Rural Transit Demand Estimation: An Alternative Approach in the State of Washington

Rural transit demand forecasting is a tool that aids planners and analysts in the allocation of scarce resources for typically underserved populations. As the number of privately owned automobiles has increased over the last several decades, provision of public transportation has decreased, lessening non-drivers ability to participate in the workforce, take advantage of social service programs, and to receive adequate medical care. Using Washington as the case study, three models were developed based on the characteristics of usage for several transportation systems currently in place in four Washington counties. Peer analysis was used to create models with varying levels of complexity and data requirements to predict ridership on county-wide public transportation systems. Of the three models, the Disaggregated Transit Demand (DTD) model estimation techniques are the most refined and flexible. This model provides a significant starting point for developing accurate equations for predicting transit need and demand for underserved areas around the state.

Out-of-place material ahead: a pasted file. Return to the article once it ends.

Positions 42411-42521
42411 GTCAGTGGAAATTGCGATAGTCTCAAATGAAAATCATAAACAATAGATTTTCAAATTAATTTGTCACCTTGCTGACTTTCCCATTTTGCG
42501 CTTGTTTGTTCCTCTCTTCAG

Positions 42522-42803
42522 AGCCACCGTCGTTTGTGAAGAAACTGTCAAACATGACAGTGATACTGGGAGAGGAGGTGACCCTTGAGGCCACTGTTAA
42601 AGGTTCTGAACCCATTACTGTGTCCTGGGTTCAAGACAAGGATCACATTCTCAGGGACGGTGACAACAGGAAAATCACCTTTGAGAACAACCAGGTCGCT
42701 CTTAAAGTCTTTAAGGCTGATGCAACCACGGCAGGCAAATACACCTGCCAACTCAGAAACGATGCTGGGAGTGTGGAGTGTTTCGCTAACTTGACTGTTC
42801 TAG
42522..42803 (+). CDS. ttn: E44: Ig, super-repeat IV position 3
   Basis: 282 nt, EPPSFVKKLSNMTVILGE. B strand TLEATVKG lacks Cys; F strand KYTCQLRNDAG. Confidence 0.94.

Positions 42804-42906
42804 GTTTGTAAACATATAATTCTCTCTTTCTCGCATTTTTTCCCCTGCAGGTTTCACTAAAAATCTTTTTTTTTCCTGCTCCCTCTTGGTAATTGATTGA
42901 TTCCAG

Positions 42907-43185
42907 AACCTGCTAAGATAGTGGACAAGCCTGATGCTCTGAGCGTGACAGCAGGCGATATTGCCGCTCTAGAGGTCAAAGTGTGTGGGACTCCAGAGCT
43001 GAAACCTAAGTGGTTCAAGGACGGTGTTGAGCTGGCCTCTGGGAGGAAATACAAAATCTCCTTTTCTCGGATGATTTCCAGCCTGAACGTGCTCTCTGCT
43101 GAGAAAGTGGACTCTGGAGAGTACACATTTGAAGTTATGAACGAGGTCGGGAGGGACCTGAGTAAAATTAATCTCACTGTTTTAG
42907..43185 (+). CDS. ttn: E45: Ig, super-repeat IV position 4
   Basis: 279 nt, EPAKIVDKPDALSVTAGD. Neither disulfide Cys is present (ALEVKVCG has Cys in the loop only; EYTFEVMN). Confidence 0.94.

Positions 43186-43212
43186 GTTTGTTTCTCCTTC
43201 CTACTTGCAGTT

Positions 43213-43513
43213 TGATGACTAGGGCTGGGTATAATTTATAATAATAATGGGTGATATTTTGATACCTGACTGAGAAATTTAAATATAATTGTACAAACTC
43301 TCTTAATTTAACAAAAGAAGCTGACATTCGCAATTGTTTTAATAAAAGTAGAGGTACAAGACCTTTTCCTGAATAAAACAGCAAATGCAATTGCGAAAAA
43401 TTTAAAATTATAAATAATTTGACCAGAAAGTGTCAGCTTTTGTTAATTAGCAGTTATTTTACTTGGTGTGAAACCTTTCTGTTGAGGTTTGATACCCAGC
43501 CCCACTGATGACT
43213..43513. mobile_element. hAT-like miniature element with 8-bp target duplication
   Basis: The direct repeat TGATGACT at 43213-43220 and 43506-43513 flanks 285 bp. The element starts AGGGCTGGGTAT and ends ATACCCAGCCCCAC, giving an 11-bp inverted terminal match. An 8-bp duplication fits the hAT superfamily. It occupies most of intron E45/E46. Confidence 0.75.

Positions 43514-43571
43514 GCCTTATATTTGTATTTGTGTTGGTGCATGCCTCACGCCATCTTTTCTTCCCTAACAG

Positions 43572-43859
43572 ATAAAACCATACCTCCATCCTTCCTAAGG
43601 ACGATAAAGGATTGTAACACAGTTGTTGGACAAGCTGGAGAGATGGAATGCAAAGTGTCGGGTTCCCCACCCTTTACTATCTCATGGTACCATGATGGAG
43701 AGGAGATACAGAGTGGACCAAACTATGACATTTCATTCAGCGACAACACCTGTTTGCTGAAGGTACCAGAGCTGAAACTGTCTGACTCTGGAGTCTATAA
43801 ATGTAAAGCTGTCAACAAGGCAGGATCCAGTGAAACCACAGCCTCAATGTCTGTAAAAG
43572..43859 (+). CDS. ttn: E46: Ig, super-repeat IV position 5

Issue Date:
2007-03
Publication Type:
Conference Paper/ Presentation
PURL Identifier:
http://purl.umn.edu/207916
Total Pages:
14




 Record created 2017-04-01, last modified 2017-08-28

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